LaFayette, Ga., attorney Larry Bush Hill sent letters to his clients Monday, right before turning himself in at the Walker County Jail.
Hill had just pleaded guilty to influencing a witness and criminal attempt to suborn perjury, he explained. These were felony charges. And as a result, he had to surrender his law license. He could no longer represent them.
"As a result of my actions my family is slowly in the process of losing everything," he wrote. "I'm sure that may not be your concern right now. I'm sure many of my clients [probably you] are extremely angry at me. I understand these feelings. Despite all of this, I would ask you to pray for my family during this extremely difficult time."
When attorneys drop their practices, they leave a void for their clients. They have grown used to the legal professional. And the lawyer, in turn, understands the subtle ins and outs of the case. And all of a sudden, that relationship is over — no matter the money fronted at the beginning of the case.
Typically, the end comes when lawyers switch roles. A governor appoints them as judges, or they move from the public defender's office to the district attorney's.
More rarely, though, are cases like Hill's. In early May, Walker County Sheriff's Office detective Billy Davis said, Hill met with the woman who accused his client of child molestation. The woman happened to be in jail in a separate drug case. And, through a friend on the outside, the woman happened to know Hill was going to ask her to recant her story.
With tapes and audio recorders rolling, the woman told Hill she had, in fact, seen his client receive oral sex from a 12-year-old boy. Hill said his client could hire her an attorney for her drug case. Then, according to an incident report, he returned to the jail with an affidavit — supposedly written by the woman, saying that she never saw the crime.
Since Hill's guilty plea, his clients are trying to start over with their cases. For criminal proceedings, Summerville, Ga., attorney Steve Miller has taken over. He said he and Hill agreed before the plea that Miller would take over.
He said there are about 20 criminal cases in total. Already, he has brokered plea agreements on a couple of them this week.
"I don't know what Larry told them," Miller said. "I don't know what the clients knew. But they all seem to be very accepting of me."
Civil cases aren't as simple. The clients aren't guaranteed a lawyer, as they are when they are facing time behind bars.
In a letter provided to the Times Free Press, Hill told clients they could pick up their case files at the office of attorney Keith Edwards, located on North Duke Street in LaFayette. On Thursday, an assistant in the office told the Times Free Press that they did not have every case file. She wasn't sure how the files had been sorted exactly — their office has some civil files and some criminal files.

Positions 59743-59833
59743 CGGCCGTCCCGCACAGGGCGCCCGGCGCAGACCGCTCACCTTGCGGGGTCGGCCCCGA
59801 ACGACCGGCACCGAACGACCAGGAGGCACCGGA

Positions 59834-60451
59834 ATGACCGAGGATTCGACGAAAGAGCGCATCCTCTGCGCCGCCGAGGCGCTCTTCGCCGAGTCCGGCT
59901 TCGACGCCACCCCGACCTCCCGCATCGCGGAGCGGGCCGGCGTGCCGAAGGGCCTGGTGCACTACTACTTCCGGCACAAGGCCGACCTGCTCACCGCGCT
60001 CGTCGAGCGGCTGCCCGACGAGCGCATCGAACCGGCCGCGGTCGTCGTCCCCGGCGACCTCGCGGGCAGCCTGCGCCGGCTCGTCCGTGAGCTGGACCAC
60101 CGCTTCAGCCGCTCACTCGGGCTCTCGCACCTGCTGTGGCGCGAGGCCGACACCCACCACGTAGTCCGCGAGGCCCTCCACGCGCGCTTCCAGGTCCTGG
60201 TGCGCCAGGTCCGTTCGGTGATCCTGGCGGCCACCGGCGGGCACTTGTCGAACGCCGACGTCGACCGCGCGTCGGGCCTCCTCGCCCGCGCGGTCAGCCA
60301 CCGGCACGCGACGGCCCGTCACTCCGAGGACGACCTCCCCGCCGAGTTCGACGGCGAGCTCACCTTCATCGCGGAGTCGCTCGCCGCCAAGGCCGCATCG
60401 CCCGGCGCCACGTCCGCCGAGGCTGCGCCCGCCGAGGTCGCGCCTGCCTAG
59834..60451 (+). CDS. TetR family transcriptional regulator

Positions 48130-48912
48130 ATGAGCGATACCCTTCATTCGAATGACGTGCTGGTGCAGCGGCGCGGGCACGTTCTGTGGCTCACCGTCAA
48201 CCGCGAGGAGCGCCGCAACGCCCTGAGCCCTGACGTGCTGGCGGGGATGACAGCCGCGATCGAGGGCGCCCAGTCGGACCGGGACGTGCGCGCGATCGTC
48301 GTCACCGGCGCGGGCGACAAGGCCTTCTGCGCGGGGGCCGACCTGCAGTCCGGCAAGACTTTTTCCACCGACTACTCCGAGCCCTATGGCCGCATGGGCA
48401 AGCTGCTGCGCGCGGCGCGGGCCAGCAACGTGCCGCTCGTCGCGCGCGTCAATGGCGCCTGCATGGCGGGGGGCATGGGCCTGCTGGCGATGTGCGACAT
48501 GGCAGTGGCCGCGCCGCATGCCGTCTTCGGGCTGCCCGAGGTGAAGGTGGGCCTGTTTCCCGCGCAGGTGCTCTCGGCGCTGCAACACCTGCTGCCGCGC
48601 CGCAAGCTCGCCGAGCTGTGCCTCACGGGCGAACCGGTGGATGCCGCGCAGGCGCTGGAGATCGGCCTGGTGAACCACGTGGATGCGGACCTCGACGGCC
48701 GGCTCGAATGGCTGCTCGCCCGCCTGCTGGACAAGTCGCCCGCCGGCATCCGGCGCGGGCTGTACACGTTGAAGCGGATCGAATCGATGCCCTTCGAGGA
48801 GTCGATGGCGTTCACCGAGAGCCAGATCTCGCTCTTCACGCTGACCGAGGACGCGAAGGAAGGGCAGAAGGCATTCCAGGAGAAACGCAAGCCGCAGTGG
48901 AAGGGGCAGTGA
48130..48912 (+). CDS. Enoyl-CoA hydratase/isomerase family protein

One woman in Edwards' office that morning said she wasn't sure what she was going to do now. Hill had filed a claim to modify the child custody plan with her former husband this spring, and the case was pending. She paid Hill about $4,000, including half that money last month.
She thought the case was going to reach a conclusion in August, but someone pushed the court hearing back. She said Hill told her they would need several hours in front of a judge, which they wouldn't get on the date they had set. (The woman requested anonymity, fearing her ex-husband's attorney will somehow take advantage of her time without a lawyer.)
Meanwhile, the criminal proceedings against Hill were brewing. A grand jury indicted him Aug. 8, and the woman read about it in the newspaper. She didn't want to ask Hill about his legal problems, believing that was a private matter. The last time they spoke, she said Hill told her he was trying to pick the right court date for their hearing.
Now, she's out $4,000, and she's not sure what to do. The mother of several children, she said she lives paycheck to paycheck. She will either need to borrow money or go into debt to finish the case.
In theory, the woman could try to get her money back. The State Bar of Georgia has a method of retrieving payments to a lawyer through the Client Security Fund. The woman would need to file a claim with a board, consisting of six lawyers and one non-lawyer appointed by the president of the bar.
Typically, the board awards money only when a lawyer acts dishonestly, such as when he or she is convicted of theft or embezzlement. However, the board can make exceptions in cases of "extreme hardship."
"It's not just affecting me," the woman told the Times Free Press. "It's affecting the whole area. This is a big issue that, unfortunately, we're all having to deal with together. I just pray that something does get done so we can move on with our lives. Unfortunately, [Hill] can't move on with his right now."
Contact staff writer Tyler Jett at 423-757-6476 or firstname.lastname@example.org. Follow him on Twitter @LetsJett.